Incorporate switches and dimmers to easily control different lighting zones.

Power Source

Wire lighting to a dedicated outdoor circuit with GFCI outlet protection.

Limit Light Pollution

Avoid brightly lighting entire yard. Use shielded fixtures and position carefully.

Create Different Scenes

Design lighting to accommodate different moods for cooking, dining, or lounging.

Enjoy Ambient Heating and Cooling

The right heating and cooling elements allow you to use your outdoor kitchen year-round:

Fire Features

From fire pits to chimineas, contained fires provide warmth and ambiance for cooler weather.

Patio Heaters

Freestanding propane or electric heaters warm a larger area. Position them strategially.

Built-In Heaters

Hardwired overhead infrared heaters, quartz heaters, or elongagated radiant heaters efficiently heat specific zones.


Circulating fans help keep outdoor kitchens comfortably cool in warmer weather. Go for wet-rated models.

Misting Systems

Misting systems release a cooling mist to lower the temperature on hot days.

Weather Protection

Add a retractable awning to provide shade and shelter from sun or rain.

By incorporating heating and cooling features, your outdoor kitchen can be used year-round in nearly any climate.

Pick Durable and Stylish Surfaces

The right patio surfaces can unify your entire outdoor living space. Things to consider:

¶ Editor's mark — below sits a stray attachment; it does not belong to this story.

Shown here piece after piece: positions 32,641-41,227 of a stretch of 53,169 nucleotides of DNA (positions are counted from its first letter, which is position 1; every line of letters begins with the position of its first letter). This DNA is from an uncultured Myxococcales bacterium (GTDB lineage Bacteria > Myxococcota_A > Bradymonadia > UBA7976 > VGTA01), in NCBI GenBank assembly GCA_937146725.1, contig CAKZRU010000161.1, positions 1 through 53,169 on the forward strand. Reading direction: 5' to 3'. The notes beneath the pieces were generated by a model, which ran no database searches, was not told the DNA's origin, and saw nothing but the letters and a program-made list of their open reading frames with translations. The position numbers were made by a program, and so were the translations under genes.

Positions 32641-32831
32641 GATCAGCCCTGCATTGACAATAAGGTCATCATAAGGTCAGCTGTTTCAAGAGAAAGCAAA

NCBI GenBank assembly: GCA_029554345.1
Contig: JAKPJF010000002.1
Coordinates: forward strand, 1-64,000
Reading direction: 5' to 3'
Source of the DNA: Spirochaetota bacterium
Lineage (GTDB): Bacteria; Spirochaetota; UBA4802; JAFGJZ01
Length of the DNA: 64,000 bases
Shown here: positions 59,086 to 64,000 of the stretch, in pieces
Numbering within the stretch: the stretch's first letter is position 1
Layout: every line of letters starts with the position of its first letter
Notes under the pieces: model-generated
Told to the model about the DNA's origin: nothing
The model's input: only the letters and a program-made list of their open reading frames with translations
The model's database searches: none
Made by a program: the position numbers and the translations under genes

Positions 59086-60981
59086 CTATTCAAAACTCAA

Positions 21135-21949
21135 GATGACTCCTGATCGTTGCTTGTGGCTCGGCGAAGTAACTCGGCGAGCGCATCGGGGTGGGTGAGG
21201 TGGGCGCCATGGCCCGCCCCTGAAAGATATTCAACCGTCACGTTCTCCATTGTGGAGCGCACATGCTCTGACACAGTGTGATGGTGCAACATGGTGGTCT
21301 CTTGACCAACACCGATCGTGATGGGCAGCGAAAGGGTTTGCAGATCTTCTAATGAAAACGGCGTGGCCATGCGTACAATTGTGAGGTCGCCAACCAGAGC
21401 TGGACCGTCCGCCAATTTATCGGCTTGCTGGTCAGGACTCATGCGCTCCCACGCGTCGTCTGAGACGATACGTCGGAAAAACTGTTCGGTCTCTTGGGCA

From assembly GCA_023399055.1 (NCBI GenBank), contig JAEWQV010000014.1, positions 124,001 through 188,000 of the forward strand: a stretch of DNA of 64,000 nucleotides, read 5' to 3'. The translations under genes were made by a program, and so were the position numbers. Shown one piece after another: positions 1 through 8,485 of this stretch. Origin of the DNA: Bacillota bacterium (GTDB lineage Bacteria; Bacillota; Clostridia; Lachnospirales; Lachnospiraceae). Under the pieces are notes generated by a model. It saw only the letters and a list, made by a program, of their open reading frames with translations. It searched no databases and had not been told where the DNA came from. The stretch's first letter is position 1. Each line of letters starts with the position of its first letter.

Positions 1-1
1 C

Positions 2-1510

Natural stone, concrete, pavers, tile, crushed stones, and wood are common patio surface materials, each with pros and cons.


Ensure surfaces slope away from home and structures. Incorporate drainage channels if needed.


The surface must withstand foot traffic, furniture legs, and spillage from the kitchen. Be mindful of smooth vs. rough textures.


Select surfaces that complement your landscape design and home exterior styling.


Balance your budget with the scale of the project and longevity of surfaces. Some last longer than others.


Surfaces should be level and slip-resistant, especially when wet. Incorporate adequate lighting.

Choosing patio materials that are functional, tailored to your climate, and design-forward can tie your whole outdoor space together.

Choose Seating and Dining Areas

A well-designed outdoor kitchen has spaces styled for comfortable seating and dining:


Barstool seating at countertop overhangs is great for casual meals. Select durable metal or wooden stools.

Patio Dining Set

A patio dining table with plush chairs accommodates family dinners and entertaining. Get furniture covers.

Sofas and Chaises

Comfortable sofas, sectionals, daybeds, and chaises invite lounging with cocktails by the fire.

Weather-Resistant Textiles

Fabrics should withstand sun, rain, and humidity. Look for performance fabrics like Sunbrella.


Match your furnishings to your desired aesthetic – elegant, rustic, modern, etc.

Shade Elements

Incorporate umbrellas, pergolas, or retractable awnings to shade seating areas from sun.